North Carolina’s throwback “heartbalm torts”

by Walter Olson on March 27, 2011

This time they’ve ensnared a judge accused of seducing another man’s wife. Maybe that will be enough to get the causes of action abolished at last. On John Edwards’s possible worries about legal liability, see this post from last year. [OnPoint]

{ 2 comments }

1 bobo 03.27.11 at 12:26 am

“North Carolina is one of only seven states that continues to allow plaintiffs to recover damages for sexual indiscretions”
.
Good for them.
I see nothing wrong with this tort, and everything right with it.
Infidelity is one of the most hurtful and painful things that can be done to a person.
If torts are there to remedy “a wrongful act, not including a breach of contract or trust, that results in injury”, then let this one stand. Otherwise, remove all emotional based torts (e.g., IIMD).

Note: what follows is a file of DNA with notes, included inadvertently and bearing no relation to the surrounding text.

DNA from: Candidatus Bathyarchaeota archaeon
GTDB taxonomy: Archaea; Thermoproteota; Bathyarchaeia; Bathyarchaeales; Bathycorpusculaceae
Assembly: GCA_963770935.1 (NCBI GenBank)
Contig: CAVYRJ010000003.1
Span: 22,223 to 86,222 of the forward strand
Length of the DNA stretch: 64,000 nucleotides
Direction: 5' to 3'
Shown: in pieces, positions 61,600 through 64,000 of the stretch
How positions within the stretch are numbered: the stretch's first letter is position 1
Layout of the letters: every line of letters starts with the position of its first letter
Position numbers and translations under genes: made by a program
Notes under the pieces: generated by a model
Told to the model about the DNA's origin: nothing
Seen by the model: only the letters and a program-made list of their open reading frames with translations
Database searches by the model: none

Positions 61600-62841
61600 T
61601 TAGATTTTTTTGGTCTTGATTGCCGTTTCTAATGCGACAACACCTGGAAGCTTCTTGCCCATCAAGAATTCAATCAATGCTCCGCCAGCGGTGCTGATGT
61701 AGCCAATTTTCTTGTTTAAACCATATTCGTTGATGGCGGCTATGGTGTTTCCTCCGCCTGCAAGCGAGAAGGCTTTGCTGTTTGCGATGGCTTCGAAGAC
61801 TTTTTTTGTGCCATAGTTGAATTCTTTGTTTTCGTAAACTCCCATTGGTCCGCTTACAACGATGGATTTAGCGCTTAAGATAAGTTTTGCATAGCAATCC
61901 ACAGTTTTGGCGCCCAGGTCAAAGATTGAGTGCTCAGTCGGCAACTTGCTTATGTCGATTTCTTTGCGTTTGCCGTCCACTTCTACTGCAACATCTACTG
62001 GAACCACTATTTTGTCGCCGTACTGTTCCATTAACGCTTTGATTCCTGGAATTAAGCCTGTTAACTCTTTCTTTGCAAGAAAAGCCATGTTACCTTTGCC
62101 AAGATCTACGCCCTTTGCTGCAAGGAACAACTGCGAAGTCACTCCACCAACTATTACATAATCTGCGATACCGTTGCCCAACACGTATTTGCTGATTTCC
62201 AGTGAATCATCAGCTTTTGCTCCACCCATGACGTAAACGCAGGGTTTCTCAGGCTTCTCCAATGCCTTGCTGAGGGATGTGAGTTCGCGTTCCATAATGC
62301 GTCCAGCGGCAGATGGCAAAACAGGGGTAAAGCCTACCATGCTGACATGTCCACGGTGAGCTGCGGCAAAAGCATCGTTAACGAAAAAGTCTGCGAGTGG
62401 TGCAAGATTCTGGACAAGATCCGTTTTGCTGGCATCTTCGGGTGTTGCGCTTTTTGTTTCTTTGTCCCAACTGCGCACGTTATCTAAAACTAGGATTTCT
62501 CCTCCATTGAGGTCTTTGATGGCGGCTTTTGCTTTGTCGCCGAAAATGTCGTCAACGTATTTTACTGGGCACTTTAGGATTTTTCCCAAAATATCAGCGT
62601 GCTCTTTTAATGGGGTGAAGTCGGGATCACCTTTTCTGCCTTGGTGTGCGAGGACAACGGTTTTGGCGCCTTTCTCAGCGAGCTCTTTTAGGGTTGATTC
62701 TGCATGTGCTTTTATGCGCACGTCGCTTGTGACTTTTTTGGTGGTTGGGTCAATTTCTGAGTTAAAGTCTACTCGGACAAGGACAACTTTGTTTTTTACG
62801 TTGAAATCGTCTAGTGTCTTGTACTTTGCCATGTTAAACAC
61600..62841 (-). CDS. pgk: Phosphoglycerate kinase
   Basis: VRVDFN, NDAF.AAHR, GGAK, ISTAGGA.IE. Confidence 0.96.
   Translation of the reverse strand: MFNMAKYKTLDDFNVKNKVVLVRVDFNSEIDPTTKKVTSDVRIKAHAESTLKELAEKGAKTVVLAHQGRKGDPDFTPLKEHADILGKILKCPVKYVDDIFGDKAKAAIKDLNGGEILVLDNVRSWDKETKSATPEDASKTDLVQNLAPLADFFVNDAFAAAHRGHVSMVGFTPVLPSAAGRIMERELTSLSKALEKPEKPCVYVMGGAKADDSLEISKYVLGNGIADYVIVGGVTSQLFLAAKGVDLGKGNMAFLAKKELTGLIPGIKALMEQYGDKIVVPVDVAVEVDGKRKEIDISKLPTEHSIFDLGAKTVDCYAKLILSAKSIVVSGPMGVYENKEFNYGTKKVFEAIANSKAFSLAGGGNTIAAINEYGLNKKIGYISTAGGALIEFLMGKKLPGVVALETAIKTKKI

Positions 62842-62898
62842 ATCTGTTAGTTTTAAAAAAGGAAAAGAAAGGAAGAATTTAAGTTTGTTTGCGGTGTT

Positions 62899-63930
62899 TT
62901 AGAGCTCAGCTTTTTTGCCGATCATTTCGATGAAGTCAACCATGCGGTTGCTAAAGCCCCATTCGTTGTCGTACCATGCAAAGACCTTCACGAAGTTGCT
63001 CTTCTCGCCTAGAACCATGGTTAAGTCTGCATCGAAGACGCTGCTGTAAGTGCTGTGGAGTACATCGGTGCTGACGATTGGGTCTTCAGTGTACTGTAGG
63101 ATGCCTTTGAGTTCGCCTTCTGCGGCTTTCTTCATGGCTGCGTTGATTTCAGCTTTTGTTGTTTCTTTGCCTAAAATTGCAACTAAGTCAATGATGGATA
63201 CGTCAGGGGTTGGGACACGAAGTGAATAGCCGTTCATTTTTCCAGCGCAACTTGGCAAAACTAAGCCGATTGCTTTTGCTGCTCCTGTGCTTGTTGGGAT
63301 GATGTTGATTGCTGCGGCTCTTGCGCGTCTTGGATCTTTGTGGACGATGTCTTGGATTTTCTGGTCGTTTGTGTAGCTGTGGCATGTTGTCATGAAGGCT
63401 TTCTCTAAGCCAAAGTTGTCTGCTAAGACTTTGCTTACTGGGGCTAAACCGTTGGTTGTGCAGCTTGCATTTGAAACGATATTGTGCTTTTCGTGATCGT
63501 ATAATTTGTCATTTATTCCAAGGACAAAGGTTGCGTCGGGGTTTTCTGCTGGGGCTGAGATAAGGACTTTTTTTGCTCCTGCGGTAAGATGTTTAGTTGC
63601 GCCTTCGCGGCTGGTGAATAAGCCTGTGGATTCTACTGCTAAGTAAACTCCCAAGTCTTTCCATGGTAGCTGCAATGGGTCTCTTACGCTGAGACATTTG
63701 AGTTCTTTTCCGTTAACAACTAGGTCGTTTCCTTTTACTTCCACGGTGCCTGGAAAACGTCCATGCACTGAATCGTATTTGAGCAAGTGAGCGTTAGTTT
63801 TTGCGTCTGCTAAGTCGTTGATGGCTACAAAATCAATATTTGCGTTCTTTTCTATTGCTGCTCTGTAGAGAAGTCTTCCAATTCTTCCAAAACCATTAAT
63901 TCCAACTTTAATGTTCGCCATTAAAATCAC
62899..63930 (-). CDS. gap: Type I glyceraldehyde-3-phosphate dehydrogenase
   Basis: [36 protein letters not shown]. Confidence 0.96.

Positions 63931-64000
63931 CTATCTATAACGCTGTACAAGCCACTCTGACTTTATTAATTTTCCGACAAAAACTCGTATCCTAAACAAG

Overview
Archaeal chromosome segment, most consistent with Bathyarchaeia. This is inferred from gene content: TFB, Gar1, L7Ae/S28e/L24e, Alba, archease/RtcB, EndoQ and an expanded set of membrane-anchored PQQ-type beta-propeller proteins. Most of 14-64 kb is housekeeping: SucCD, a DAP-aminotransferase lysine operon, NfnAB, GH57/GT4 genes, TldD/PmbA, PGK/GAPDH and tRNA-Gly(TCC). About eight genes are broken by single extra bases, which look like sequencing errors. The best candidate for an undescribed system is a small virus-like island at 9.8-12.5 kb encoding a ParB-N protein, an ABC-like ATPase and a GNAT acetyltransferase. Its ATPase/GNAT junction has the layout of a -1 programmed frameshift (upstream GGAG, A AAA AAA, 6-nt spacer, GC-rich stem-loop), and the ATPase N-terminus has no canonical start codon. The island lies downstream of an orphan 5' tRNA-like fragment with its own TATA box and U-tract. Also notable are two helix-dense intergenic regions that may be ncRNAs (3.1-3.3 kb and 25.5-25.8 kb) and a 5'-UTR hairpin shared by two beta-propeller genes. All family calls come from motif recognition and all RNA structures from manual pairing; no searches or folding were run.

2 Malcolm Smith 03.27.11 at 9:52 pm

Good point, Bobo. Up to now, none of the critics have come up with good arguments as to how such laws harm the innocent, or otherwise interfere with legitimate activity.
Another point to be made is that the victim is often hit twice. In other words, once a seducer steals your spouse, the latter can claim half your property until the “no fault” divorce rules. At least the alienation of affection tort can even up the score for the innocent party.

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